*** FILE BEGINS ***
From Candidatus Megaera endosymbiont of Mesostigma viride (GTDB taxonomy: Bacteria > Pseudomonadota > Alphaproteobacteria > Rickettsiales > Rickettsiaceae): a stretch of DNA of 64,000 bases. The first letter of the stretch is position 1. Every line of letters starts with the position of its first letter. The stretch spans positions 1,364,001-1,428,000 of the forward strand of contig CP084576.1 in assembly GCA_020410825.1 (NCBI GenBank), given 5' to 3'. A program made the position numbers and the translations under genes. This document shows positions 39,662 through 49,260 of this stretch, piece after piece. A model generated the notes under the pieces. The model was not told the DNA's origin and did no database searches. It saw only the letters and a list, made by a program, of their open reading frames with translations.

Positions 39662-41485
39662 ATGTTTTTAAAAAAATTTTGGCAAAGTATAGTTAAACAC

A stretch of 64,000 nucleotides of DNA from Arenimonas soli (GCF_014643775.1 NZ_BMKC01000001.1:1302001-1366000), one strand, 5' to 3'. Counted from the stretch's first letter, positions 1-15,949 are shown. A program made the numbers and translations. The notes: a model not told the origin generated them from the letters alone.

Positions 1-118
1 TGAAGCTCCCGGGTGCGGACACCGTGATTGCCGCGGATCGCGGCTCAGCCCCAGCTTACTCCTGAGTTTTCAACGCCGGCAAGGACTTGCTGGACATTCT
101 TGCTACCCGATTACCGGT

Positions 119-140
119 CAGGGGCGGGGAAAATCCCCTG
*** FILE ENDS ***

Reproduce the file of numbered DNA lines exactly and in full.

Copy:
From Candidatus Megaera endosymbiont of Mesostigma viride (GTDB taxonomy: Bacteria > Pseudomonadota > Alphaproteobacteria > Rickettsiales > Rickettsiaceae): a stretch of DNA of 64,000 bases. The first letter of the stretch is position 1. Every line of letters starts with the position of its first letter. The stretch spans positions 1,364,001-1,428,000 of the forward strand of contig CP084576.1 in assembly GCA_020410825.1 (NCBI GenBank), given 5' to 3'. A program made the position numbers and the translations under genes. This document shows positions 39,662 through 49,260 of this stretch, piece after piece. A model generated the notes under the pieces. The model was not told the DNA's origin and did no database searches. It saw only the letters and a list, made by a program, of their open reading frames with translations.

Positions 39662-41485
39662 ATGTTTTTAAAAAAATTTTGGCAAAGTATAGTTAAACAC

A stretch of 64,000 nucleotides of DNA from Arenimonas soli (GCF_014643775.1 NZ_BMKC01000001.1:1302001-1366000), one strand, 5' to 3'. Counted from the stretch's first letter, positions 1-15,949 are shown. A program made the numbers and translations. The notes: a model not told the origin generated them from the letters alone.

Positions 1-118
1 TGAAGCTCCCGGGTGCGGACACCGTGATTGCCGCGGATCGCGGCTCAGCCCCAGCTTACTCCTGAGTTTTCAACGCCGGCAAGGACTTGCTGGACATTCT
101 TGCTACCCGATTACCGGT

Positions 119-140
119 CAGGGGCGGGGAAAATCCCCTG